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Pentagon looks at ways to cut budget

Pentagon looks at ways to cut budget
Family members of 9/11 victims and guests gather at the Pentagon Memorial to mark the 9th anniversary of the terrorist attacks, in Arlington, Virginia on September 11 2010. UPI/Olivier Douliery/Pool | License Photo

WASHINGTON, Aug. 29 (UPI) -- The U.S. Defense Department is considering options across all military branches to reduce spending, officials said.

The Army is considering ending some targeting and communications systems and trimming combat brigades. The Navy might delay ship construction and cut back on the number of sailors, among other things, The Washington Times reported Monday.

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Purchase of the $380 billion F-35 Joint Strike Fighter, the most expensive weapon system ever, could be scaled back from a planned 2,443 jets, Pentagon officials said.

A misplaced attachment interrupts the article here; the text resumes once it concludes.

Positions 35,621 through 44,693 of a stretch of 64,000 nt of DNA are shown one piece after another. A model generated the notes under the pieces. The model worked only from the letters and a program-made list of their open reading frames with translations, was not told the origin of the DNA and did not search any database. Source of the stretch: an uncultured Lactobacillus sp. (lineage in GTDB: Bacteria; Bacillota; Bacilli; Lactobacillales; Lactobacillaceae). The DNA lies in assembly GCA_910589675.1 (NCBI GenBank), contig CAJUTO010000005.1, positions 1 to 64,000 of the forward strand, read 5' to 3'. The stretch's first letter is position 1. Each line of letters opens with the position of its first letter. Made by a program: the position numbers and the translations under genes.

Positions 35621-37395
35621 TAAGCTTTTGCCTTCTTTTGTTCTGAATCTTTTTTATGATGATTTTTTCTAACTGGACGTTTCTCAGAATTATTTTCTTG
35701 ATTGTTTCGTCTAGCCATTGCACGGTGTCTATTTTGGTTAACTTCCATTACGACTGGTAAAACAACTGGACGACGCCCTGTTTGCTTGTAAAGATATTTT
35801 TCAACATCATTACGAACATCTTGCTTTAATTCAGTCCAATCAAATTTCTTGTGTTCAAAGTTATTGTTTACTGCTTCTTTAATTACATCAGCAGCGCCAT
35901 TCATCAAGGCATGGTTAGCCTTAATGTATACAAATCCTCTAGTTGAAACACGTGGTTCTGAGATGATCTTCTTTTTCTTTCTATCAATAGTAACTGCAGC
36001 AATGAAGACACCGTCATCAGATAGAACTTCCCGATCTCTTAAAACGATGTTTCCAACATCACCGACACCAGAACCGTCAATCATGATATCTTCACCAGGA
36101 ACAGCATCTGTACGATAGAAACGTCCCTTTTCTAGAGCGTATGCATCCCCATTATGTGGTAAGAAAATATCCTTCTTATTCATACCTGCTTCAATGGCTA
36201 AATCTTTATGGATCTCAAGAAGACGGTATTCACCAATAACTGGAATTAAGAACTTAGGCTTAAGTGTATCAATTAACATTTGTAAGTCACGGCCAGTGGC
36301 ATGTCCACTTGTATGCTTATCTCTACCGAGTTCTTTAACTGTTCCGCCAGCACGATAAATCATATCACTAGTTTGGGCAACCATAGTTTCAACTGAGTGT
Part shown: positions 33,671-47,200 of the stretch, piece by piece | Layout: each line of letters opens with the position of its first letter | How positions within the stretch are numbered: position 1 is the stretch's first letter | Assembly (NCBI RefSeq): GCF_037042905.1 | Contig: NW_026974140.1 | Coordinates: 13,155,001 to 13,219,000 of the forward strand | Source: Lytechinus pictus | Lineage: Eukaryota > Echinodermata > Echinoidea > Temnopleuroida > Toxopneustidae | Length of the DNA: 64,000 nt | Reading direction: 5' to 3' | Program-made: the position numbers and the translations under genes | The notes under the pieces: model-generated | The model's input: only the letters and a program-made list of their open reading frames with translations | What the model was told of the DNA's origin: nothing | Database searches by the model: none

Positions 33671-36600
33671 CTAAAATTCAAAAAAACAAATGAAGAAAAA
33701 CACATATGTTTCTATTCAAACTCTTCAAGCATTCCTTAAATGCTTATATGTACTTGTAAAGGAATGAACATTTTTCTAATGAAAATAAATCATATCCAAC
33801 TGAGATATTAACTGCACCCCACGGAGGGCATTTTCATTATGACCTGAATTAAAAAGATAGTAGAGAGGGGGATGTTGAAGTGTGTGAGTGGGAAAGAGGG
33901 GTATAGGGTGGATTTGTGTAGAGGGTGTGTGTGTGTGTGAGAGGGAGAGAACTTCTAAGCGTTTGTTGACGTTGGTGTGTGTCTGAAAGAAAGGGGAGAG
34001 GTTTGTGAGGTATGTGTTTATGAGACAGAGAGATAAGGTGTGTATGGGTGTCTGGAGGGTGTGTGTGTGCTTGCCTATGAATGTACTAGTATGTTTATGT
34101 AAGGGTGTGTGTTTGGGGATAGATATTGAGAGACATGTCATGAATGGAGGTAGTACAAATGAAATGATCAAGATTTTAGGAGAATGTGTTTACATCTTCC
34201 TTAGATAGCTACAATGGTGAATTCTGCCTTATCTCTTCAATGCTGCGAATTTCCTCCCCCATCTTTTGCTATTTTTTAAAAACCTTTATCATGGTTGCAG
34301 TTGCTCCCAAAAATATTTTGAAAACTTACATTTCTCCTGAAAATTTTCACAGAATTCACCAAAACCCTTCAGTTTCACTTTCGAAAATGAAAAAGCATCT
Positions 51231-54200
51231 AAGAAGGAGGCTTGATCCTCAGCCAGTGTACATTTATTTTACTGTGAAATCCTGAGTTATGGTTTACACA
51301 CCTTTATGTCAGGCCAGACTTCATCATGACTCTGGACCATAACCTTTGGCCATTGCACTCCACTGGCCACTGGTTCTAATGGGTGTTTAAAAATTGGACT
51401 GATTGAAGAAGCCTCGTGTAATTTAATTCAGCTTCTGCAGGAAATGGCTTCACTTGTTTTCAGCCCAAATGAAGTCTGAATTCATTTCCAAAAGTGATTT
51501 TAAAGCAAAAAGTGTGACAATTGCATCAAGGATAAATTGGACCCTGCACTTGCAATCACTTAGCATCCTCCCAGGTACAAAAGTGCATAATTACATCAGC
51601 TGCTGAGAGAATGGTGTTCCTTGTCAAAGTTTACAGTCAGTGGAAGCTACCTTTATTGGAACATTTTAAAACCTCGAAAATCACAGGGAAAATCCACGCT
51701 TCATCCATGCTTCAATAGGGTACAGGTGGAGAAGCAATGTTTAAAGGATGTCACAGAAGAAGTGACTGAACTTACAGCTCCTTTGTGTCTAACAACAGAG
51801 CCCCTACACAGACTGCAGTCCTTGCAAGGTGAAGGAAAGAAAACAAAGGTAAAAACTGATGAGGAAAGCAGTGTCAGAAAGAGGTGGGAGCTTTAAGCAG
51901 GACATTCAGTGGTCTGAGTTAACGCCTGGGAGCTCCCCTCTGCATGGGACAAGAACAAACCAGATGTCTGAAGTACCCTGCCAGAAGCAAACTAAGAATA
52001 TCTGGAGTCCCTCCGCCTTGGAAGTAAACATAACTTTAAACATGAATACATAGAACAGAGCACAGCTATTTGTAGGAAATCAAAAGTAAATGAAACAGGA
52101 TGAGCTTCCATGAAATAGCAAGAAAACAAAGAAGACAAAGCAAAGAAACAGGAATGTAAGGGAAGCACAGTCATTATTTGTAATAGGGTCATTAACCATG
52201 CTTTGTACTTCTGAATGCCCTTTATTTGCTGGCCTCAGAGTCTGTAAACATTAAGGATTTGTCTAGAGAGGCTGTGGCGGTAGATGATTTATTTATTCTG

"The process inside the [Pentagon] is quite chaotic because there are so many potential outcomes and nobody really knows what level to budget for," said Loren Thompson, director of the pro-business think tank Lexington Institute.

The debt-reduction agreement reached by the White House and Congress calls for $350 billion in national security reductions. If the so-called congressional supercommittee fails to come up with additional savings, automatic cuts would be triggered. Defense Secretary Leon Panetta said his department could see another $600 billion in reductions if that scenario becomes reality.

The Pentagon had been planning on a $570 billion budget, less war costs, for fiscal year 2013, which begins October 2012.

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Thompson said the White House budget office wants cuts that could reduce the defense budget to $477 billion for FY 2013.

"Looking at the scale of cuts that are currently being contemplated, it is easy to imagine the entire next generation of weapon systems will be wiped out," he said.

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